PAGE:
I couldn’t leave him alone with my mother, because she’d surely die from his inability to care for her. I couldn’t get the doctors to believe me, because he was always so normal in front of them. I couldn’t get medication to calm him, and even when I did, he refused to take it and flushed it down the toilet. I couldn’t get him to accept a caregiver, and even when I did, no one would put up with him for very long. I couldn’t place my mother in a nursing home — he’d just take her out. I couldn’t put him in a home — he didn’t qualify. They both refused any mention of assisted living and, legally, I couldn’t force them. I became trapped at my parents’ home for nearly a year trying to solve the endless crisis — crying rivers daily, and infuriated with an unsympathetic medical system that wasn’t helping me appropriately.

What’s Wrong?

You don’t need a doctorate to know something is wrong, but you do need a doctor who can diagnose and treat it properly. Finally, I stumbled upon a compassionate geriatric dementia specialist who performed a battery of blood, neurological and memory tests, along with PET scans. He ruled out the numerous reversible dementias, and then you should have seen my face drop when he diagnosed stage-one Alzheimer’s in both of my parents — something that all of their other doctors missed entirely.

What I’d been coping with was the beginning of dementia, which is intermittent and appears to come and go. My father was still socially adjusted to never show his “Hyde” side to anyone outside the family. Even with the beginning of dementia, it was amazing that he could still be extremely manipulative and crafty.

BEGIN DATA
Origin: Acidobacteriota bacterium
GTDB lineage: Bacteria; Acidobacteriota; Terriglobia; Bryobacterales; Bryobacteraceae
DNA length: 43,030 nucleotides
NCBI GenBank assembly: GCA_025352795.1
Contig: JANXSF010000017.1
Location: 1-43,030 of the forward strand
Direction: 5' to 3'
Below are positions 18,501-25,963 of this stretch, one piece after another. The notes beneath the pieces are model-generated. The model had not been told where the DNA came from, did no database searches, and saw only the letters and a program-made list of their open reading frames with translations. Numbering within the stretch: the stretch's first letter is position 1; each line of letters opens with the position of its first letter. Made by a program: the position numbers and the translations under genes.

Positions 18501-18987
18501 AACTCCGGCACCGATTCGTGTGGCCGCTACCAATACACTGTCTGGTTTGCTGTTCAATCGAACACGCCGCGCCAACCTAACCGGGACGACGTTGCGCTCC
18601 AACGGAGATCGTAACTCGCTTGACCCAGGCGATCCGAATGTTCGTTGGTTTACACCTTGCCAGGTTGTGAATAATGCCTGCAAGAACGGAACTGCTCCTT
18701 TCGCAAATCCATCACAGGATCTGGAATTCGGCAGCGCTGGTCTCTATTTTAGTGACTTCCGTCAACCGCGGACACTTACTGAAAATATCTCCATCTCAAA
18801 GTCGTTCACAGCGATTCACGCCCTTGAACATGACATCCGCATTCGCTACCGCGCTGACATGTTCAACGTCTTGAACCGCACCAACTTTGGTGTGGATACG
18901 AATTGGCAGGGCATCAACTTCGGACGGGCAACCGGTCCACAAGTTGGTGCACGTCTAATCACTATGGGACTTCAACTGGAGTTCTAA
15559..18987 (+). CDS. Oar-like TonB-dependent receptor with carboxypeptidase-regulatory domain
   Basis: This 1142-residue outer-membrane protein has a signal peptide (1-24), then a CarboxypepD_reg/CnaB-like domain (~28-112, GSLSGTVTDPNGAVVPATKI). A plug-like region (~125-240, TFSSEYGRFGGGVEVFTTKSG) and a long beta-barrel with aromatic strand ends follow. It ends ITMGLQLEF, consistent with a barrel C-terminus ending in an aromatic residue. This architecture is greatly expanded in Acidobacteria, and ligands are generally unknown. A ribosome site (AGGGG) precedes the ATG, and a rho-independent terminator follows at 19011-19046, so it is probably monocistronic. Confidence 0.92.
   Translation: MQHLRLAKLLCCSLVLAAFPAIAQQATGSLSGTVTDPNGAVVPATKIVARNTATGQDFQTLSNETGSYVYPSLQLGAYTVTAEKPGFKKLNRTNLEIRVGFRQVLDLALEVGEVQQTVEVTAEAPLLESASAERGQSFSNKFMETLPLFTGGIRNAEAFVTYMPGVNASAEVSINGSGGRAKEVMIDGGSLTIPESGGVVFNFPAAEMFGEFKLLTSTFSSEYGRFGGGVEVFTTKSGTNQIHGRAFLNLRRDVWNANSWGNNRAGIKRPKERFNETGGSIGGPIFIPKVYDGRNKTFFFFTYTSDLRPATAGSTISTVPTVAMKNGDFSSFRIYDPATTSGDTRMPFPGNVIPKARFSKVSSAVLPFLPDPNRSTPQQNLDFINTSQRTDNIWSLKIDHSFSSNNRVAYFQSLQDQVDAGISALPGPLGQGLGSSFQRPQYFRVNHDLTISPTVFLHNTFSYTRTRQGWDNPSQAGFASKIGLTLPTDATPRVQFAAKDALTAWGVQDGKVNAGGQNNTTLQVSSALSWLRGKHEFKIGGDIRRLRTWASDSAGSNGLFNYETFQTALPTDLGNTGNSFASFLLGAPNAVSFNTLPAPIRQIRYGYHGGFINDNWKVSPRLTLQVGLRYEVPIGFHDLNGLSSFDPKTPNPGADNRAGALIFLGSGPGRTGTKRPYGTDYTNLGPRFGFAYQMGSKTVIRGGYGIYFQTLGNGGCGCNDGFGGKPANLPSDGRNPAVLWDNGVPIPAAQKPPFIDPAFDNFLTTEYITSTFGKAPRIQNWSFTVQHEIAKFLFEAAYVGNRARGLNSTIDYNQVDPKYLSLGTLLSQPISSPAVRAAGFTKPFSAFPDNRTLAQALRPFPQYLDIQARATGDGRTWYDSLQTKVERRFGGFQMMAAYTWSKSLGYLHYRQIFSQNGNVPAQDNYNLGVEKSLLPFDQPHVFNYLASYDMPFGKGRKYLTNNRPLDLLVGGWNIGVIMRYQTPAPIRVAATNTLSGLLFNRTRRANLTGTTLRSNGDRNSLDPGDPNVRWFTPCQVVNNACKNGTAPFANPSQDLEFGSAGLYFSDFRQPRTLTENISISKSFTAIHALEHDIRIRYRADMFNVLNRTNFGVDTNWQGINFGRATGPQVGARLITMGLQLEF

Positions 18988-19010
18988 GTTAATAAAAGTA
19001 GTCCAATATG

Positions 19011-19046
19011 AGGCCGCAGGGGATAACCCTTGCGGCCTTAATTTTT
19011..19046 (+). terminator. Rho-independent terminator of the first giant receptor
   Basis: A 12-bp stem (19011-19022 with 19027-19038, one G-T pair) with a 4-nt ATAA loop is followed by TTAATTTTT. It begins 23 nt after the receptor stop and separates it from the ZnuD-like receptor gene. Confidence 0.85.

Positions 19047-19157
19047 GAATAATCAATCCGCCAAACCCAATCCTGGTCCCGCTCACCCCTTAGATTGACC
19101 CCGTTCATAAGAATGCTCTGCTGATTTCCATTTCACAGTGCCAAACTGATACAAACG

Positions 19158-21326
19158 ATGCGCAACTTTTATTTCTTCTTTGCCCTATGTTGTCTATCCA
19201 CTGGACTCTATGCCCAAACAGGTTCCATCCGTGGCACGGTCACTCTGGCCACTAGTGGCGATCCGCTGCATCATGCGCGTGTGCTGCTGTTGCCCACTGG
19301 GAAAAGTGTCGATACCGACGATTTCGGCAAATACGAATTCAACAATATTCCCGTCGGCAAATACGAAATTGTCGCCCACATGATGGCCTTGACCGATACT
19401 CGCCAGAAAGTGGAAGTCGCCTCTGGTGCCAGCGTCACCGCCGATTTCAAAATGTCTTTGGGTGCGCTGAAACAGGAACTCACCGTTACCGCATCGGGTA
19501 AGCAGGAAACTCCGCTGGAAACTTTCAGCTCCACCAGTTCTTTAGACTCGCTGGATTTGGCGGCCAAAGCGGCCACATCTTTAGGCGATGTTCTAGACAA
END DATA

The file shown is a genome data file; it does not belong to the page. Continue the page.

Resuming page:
Alzheimer’s is just one type of dementia, and there’s no stopping the progression nor is there yet a cure. However, if identified early, there are medications that can slow the progression and keep a person in stage one longer and delay full-time care.

In addition to slowing the dementia process, the doctor also prescribed anti-depressants, which made a huge difference in my parents’ moods. My father also received anti-aggression medication, which smoothed out his damaged impulse control. Once their brain chemistries were properly balanced, I was better able to implement behavioral techniques to manage the changing behaviors. Then, I was finally able to get my father to accept a caregiver, and with the use of adult day health care for them, and a support group for me, everything finally started to fall into place.

One out of every 10 persons by the age of 65 gets Alzheimer’s, and nearly one out of every two by age 85. Had I been shown the “10 Warning Signs of Alzheimer’s,” I would have realized a year earlier what was happening. If this rings true for you about someone you love, I urge you to reach out for help sooner than later.


Ten Warning Signs of Alzheimer’s

1. Recent memory loss that affects job skills

2. Difficulty performing familiar tasks

3. Problems with language

4. Disorientation of time and place

5. Poor or decreased judgment

6. Problems with abstract thinking

7. Misplacing things

8. Changes in mood or behavior

9. Changes in personality

10. Loss of initiative

Jacqueline Marcell is an author, radio host, national speaker and advocate
for eldercare awareness and reform. She wrote “Elder Rage, or Take My Father…
Please! How to Survive Caring For Aging Parents” (Impressive Press, 2001). Visit